|Isagenix||21 Day Fix|
|Isagenix||Trim Down Club (Favorite)|
Isagenix vs Shakeology
In an Isagenix vs. Shakeology contest, based on my own research and in my opinion, Shakeology meal replacement shakes have it over the Isagenix IsaLean shakes for one very important reason: the ingredients. Before I explain this a little further, to back up my call on this, let me say I would personally do neither. Although I don't disagree that occasionally replacing a solid meal with a rich, whole fruit, vegetable, protein and healthy fats shake is absolutely fine. It’s far better to consume your foods by actually chewing, swallowing, and digesting, but, there’s plenty of science that backs up a liquid meal replacement, albeit one that is chock full of nutrition with no junk and low calories. So, getting back to these two: IsaLean shakes contain fructose. It is the fourth ingredient listed. Fructose is in essentially all processed foods and it’s just about the worst thing we consume. Fructose, usually in the form of high fructose corn syrup, is not only making us fat (and keeping us fat), but it puts us at risk of heart disease among other nefarious diseases. The past 40 years as fructose has become a main ingredient in so many processed foods, even so-called “diet” foods, it is definitely one of the reasons we have an obesity epidemic. Don't believe me? Check with the American Journal of Clinical Nutrition. Anyway, IsaLean has a bunch of okay stuff, some other suspect stuff and a few pretty good ingredients, but overall, it’s a definite no. Shakeology, on the other hand, features shakes that contain lots of herbs and plant-based phytonutrients. But also some stuff that while maybe not dangerous, certainly not needed and for some, maybe inappropriate. But bottom line, it’s at least far better than IsaLean shakes from Isagenix.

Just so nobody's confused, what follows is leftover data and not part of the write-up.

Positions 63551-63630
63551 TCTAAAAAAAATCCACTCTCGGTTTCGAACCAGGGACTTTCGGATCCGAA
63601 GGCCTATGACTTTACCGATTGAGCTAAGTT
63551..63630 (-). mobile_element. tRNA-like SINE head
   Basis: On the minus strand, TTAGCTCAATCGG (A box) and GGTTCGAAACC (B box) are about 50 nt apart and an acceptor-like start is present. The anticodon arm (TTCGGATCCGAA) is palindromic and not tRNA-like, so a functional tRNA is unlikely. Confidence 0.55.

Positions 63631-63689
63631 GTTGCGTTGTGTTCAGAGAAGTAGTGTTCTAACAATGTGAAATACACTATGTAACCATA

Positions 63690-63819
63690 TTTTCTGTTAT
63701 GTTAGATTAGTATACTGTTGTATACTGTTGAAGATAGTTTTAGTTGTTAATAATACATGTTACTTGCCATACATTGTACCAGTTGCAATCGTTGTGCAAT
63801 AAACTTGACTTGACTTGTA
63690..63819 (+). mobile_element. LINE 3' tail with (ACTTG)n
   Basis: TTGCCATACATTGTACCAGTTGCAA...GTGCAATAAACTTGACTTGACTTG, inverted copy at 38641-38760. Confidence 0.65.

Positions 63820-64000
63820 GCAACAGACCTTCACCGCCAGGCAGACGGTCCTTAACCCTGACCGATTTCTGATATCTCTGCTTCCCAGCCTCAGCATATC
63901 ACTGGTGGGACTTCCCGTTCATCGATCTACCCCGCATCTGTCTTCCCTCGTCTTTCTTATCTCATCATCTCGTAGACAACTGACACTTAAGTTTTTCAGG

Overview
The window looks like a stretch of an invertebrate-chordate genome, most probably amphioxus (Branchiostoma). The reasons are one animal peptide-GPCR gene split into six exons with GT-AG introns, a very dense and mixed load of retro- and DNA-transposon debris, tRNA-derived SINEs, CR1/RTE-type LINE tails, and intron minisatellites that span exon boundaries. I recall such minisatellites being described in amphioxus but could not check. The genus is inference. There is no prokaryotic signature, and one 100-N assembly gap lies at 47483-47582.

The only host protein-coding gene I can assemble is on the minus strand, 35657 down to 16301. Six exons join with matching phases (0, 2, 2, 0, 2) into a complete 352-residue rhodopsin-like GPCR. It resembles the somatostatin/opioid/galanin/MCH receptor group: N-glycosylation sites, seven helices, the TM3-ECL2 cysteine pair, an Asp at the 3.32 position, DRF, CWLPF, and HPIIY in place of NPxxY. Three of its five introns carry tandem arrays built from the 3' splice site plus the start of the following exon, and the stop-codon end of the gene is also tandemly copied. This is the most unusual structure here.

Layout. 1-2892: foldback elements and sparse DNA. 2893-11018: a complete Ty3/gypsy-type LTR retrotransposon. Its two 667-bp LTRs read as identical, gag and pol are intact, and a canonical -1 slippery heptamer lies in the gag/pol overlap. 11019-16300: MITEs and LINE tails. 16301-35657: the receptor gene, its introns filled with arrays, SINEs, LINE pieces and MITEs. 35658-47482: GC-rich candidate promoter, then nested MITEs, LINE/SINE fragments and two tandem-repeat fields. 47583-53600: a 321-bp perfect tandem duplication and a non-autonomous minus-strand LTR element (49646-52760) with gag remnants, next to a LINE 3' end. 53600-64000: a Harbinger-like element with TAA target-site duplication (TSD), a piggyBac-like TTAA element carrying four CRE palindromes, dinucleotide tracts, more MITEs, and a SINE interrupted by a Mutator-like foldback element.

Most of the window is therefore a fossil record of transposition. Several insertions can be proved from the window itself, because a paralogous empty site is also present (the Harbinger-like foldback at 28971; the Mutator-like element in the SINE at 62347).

Isagenix vs Plexus Slim
How about Isagenix vs. Plexus Slim? If you just read the above, then you know how I feel about high fructose corn syrup. I have done my due diligence on fructose (from whole, fresh, natural fruits you eat, it’s beautiful, otherwise: no) I am even less a fan of companies like Isagenix that say they cannot tell folks on their label if their product ingredients are genetically modified because the process of doing that is too much of a bother. So, for example, the low-heat dried skim milk powders, some manufacturers do bother to add, based on the law, whether or not their super-processed dry milk powders are GMO or not. So, in the Isagenix vs. Plexus Slim war, even though I’m not jumping up and down about the ‘pink drink’ that makes you ‘shrink’ (Oh, brother!), I’d go pink Plexus Slim any day over an IsaLean shake.
Isagenix vs Thrive Patch